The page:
• A chemical molecule that has at least one oxygen atom and one other element is known as an oxide. Oxide, which is denoted by O2-, is a dianion of oxygen. At least one dianion of oxygen is present in all Oxides compounds. Oxides are binary compounds that are made up of oxygen and another element.
  • When a non-metal element reacts with oxygen, acidic oxides occur. They generate salt and water when they react with bases. SO2 and SiO2 are two common examples.
  • In case a metal reacts with oxygen, it forms a basic oxide. They generate salt and water when they react with acids. NaOH, KOH, and Ca (OH)2 are examples.
  • Some oxides are claimed to be neutral because they do not react with acids or bases. N2O, NO, and CO are a few examples.
  • Amphoteric oxides are a strange class of oxides that can act as both an acid and a base depending on whether the other reactant is an acid or a base. Zinc oxide and aluminium oxide are the two most common amphoteric oxides.

Sample Questions

Ques. Explain the formation of oxides. (3 Marks)

Ans. The majority of elements form oxides. Noble gases can produce oxides on rare occasions. Noble metals don't react well with oxygen, but they do generate oxides in the lab. Oxides are formed naturally through either oxygen oxidation or hydrolysis. Oxides are easily formed when materials burn in an oxygen-rich environment (such as metals in the thermite reaction). Metals (particularly alkali metals) react with water to form hydroxides. A combination of oxides and hydroxides coats the majority of metal surfaces. This coating often passivates the metal, preventing it from corroding further due to oxygen or water exposure. When iron is exposed to dry air, it forms iron(II) oxide, but when oxygen and water are present, hydrated ferric oxides (rust), Fe2O3x-(OH)2x, develop.

Ques. State the nomenclature of oxides. (3 Marks)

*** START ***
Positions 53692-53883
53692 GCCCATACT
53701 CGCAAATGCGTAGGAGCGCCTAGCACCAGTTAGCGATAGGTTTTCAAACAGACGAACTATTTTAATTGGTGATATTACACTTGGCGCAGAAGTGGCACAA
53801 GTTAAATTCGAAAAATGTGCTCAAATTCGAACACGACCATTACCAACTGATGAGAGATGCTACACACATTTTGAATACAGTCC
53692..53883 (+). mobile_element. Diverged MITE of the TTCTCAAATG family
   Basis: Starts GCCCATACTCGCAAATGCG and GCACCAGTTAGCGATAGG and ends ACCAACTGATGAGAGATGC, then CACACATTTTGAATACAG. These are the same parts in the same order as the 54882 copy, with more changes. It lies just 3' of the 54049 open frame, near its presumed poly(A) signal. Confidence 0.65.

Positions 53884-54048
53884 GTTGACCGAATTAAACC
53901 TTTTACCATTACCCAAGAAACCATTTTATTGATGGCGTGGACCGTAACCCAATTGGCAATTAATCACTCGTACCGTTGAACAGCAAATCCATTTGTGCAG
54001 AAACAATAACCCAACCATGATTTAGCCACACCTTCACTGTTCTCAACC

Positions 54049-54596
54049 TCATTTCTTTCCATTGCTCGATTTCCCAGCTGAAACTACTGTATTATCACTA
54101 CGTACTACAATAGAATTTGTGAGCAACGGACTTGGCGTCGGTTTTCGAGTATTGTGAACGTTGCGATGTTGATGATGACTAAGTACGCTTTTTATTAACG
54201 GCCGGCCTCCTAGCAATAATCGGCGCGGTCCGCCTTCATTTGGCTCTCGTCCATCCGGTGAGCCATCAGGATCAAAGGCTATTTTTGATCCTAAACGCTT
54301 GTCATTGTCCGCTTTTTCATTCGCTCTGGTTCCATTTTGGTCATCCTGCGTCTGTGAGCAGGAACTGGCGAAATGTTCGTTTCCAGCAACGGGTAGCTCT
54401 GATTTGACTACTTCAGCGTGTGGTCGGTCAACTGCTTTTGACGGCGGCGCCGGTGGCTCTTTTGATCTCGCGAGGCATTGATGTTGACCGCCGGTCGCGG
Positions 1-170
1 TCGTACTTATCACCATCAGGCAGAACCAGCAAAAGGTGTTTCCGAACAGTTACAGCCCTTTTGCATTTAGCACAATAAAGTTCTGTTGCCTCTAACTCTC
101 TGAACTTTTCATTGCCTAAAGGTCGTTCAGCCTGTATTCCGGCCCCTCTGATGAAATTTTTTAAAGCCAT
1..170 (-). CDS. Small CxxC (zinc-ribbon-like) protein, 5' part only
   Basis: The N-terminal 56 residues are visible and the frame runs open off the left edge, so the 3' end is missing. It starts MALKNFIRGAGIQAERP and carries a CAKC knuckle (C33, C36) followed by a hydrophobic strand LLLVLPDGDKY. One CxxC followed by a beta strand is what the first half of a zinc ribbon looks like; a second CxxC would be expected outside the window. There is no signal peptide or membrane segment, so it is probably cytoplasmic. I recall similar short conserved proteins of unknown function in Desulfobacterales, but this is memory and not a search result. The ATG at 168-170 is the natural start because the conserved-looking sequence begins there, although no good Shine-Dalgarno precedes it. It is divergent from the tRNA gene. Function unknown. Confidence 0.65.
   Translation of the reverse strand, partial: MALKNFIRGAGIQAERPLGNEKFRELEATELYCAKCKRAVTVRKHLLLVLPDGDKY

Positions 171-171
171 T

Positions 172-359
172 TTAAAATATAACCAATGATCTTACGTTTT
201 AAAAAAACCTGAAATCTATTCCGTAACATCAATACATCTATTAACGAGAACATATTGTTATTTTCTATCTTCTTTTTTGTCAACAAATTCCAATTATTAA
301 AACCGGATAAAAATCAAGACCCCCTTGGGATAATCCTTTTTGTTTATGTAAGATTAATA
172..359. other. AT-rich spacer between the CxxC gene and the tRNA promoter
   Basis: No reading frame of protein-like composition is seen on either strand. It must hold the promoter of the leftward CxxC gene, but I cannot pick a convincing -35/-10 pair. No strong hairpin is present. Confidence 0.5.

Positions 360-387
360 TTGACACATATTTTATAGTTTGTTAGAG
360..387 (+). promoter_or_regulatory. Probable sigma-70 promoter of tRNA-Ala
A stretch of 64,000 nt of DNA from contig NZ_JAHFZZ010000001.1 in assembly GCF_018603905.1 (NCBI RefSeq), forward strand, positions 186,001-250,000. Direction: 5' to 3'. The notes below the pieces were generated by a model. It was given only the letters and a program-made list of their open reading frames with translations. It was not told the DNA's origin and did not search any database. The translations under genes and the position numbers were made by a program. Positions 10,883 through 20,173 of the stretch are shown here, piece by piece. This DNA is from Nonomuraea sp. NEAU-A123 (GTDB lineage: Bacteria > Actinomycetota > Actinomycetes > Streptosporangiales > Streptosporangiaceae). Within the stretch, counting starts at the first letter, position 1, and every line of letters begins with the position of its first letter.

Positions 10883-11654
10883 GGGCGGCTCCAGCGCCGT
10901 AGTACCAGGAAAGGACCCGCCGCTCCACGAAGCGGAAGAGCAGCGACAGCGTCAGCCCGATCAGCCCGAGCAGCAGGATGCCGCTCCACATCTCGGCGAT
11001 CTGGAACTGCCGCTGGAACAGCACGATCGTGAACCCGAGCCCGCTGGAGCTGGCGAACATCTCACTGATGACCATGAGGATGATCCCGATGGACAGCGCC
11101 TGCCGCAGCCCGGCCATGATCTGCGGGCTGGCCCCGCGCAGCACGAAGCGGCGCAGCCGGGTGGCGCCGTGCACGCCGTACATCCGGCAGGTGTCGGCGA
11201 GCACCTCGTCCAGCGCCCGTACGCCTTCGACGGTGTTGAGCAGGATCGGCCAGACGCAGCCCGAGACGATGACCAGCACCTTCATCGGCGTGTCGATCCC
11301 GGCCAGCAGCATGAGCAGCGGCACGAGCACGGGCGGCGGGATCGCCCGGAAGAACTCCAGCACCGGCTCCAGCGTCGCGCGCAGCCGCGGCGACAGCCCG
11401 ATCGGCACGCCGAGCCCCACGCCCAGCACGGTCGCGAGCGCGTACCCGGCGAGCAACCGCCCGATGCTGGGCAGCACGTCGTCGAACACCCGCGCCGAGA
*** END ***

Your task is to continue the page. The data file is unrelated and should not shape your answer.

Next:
(Video) Acidic and Basic Oxides and Hydroxides

Ans. A substance that contains the oxide anion is simply referred to as an oxide. CO and CO2 are both carbon oxides, for example. Copper (II) oxide and copper (I) oxide, respectively, are CuO and Cu2O. Alternatively, the name could be based on the cation-oxygen atom ratio. For naming, Greek numeral prefixes are employed. Water, sometimes known as H2O, is dihydrogen monoxide. CO2 is short for carbon dioxide. CO stands for carbon dioxide. The -a suffix can also be used to name metal oxides. Alumina, chromia, and magnesia are represented as Al2O3, Cr2O3, and MgO, respectively. Oxides are given unique names based on the comparison of lower and higher oxygen oxidation states. O22- denotes peroxide, while O2- denotes superoxide. Hydrogen peroxide, for instance, is H2O2.

Ques. Describe the structure of oxides. (2 Marks)

Ans. Metal oxides frequently create structures that resemble polymers, in which the oxide connects three or six metal atoms. In most cases, polymeric metal oxides are insoluble in water. Some oxides have a molecular structure. All of the simple nitrogen oxides, as well as carbon monoxide and carbon dioxide, fall into this category.

Ques. What is a neutral oxide? (2 Marks)

Ans. A neutral oxide is one that has no tendency to produce salts when it comes into contact with acids or bases. Their solutions are unambiguous. Nitrous oxide and carbon monoxide are some examples of neutral oxides.

Ques. State a few characteristics of Acidic Oxide with examples. (5 Marks)

Ans. Here are a few characteristics of Acidic Oxides: